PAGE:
The National Wildlife Federation

Community Profile

Pledge Status

Complete

Pledge Date

Tuesday, February 14, 2023

Program Year

2023

Achievement

Leadership Circle

2023

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Action Item Report

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City of Toronto

Toronto, ON

John Tory

Mayor

Pledge Summary

With the goal of protecting the more than 360 species of bees and more than 100 species of butterflies and other pollinators that call Toronto home, the City of Toronto has adopted a Pollinator Protection Strategy. The Strategy identifies a set of guiding principles, six priorities and 30 actions that the City and community can take to protect our diverse native pollinator community. Toronto is home to more than three million people whose diversity and experiences make this great city Canada’s leading economic engine and one of the world’s most diverse and livable cities. As the fourth largest city in North America, Toronto is a global leader in technology, finance, film, music, culture, and innovation, and consistently places at the top of international rankings due to investments championed by its government, residents and businesses.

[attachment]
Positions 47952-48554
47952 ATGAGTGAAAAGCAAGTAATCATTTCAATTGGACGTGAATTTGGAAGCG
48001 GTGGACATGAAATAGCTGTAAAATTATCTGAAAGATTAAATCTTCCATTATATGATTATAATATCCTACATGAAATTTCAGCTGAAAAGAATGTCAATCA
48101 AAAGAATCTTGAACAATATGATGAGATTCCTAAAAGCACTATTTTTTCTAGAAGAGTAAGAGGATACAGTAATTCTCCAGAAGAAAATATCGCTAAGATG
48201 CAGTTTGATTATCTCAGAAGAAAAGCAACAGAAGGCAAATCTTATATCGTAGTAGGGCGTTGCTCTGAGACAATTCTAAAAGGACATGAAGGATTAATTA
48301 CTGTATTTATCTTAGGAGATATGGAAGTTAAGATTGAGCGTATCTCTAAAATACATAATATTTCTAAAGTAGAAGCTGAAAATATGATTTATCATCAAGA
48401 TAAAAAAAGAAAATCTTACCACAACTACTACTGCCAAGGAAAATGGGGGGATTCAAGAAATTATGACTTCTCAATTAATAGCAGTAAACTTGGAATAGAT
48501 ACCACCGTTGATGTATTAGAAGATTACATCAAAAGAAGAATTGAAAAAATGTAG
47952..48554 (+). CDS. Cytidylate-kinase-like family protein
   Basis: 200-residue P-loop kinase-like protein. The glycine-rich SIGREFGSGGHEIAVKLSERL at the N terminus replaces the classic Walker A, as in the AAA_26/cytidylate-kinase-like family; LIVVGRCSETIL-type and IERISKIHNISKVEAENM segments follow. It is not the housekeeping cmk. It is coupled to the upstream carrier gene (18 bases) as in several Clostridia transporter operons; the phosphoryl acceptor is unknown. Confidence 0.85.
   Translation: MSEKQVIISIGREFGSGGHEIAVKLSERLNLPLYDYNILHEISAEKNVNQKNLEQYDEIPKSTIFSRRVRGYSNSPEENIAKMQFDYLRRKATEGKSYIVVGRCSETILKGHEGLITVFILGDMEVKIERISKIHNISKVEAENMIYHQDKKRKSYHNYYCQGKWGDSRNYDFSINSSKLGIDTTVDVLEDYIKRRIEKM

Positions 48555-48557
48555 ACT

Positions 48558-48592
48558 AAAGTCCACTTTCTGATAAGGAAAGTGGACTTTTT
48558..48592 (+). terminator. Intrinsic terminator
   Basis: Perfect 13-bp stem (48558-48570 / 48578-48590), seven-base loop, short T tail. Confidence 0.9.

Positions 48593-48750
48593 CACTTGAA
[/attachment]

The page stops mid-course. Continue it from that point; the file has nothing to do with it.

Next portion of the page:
Community Spotlight

Action Items Committed for 2023

Communications and Convening

  • Issue a proclamation to raise awareness about the decline of the monarch butterfly and the species’ need for habitat. This proclamation must incorporate a focus on monarch conservation.
  • Engage with community garden groups and urge them to plant native milkweeds and nectar-producing plants.
  • Launch or maintain a public communication effort to encourage residents to plant monarch gardens at their homes or in their neighborhoods. (If you have community members who speak a language other than English, we encourage you to also communicate in that language; Champion Pledges must communicate in that language.)

Program and Demonstration Gardens

  • Display educational signage at monarch gardens and pollinator habitat.
  • Earn or maintain recognition for being a wildlife-friendly city by participating in other wildlife and habitat conservation efforts (i.e., National Wildlife Federation’s Community Wildlife Habitat program).
  • Host or support a native seed or plant sale, giveaway or swap.

Systems Change

  • Remove milkweed from the list of noxious plants in city weed / landscaping ordinances (if applicable).
  • Launch, expand, or continue one or more ordinances to reduce light pollution to benefit urban wildlife.